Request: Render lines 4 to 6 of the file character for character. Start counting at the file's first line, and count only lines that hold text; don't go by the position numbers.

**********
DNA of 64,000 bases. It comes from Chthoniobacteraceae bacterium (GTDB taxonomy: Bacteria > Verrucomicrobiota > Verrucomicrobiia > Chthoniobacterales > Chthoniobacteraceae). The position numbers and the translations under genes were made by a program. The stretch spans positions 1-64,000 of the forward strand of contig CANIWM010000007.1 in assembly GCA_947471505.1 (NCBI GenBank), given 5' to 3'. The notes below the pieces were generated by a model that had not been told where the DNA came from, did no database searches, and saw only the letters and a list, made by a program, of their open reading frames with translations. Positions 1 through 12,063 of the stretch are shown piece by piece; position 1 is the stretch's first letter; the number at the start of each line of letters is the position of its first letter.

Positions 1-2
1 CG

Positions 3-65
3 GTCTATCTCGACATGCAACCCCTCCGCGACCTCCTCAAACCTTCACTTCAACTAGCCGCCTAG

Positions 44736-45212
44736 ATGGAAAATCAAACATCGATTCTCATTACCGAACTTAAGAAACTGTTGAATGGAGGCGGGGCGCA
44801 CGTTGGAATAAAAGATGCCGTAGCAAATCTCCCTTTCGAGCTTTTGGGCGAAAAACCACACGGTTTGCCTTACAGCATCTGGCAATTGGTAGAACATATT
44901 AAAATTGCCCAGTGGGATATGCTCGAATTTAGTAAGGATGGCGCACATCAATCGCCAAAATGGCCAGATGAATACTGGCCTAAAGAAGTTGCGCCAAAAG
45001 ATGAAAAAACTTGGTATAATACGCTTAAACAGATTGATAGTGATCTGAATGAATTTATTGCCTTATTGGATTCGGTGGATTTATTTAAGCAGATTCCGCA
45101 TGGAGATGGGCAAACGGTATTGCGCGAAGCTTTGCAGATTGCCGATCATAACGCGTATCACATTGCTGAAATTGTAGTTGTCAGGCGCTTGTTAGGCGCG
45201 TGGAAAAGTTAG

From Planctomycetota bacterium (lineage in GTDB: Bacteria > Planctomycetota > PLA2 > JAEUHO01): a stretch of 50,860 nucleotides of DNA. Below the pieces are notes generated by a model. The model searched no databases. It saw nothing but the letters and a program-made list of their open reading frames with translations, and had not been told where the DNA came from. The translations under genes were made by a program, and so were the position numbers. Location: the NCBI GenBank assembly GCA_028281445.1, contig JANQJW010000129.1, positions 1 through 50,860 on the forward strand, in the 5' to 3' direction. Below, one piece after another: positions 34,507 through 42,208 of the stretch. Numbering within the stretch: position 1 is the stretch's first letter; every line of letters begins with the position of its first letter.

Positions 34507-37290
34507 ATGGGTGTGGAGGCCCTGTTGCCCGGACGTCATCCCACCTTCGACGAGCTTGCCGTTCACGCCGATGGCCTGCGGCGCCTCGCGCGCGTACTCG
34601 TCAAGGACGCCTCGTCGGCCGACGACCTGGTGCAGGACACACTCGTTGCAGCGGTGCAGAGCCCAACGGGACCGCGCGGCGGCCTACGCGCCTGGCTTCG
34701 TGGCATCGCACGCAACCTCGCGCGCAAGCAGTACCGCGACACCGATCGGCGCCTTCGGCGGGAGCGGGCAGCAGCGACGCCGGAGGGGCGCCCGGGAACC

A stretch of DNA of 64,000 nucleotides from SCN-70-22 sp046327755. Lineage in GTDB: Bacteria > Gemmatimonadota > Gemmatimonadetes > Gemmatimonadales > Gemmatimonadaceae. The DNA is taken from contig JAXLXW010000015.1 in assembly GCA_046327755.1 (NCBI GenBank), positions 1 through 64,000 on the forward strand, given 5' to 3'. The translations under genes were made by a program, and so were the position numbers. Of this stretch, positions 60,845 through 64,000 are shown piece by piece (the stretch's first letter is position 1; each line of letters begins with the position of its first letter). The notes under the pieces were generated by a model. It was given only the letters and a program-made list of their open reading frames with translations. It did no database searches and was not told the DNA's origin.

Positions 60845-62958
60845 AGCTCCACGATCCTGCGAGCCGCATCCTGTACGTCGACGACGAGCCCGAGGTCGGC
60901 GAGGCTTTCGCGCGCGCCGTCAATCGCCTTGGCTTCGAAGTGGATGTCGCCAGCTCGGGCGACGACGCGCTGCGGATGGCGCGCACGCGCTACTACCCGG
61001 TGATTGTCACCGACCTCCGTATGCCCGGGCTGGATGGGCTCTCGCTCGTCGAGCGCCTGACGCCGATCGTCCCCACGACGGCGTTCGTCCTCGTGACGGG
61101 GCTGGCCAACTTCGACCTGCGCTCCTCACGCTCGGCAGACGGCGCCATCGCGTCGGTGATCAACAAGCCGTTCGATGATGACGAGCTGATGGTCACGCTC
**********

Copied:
Positions 3-65
3 GTCTATCTCGACATGCAACCCCTCCGCGACCTCCTCAAACCTTCACTTCAACTAGCCGCCTAG

Positions 44736-45212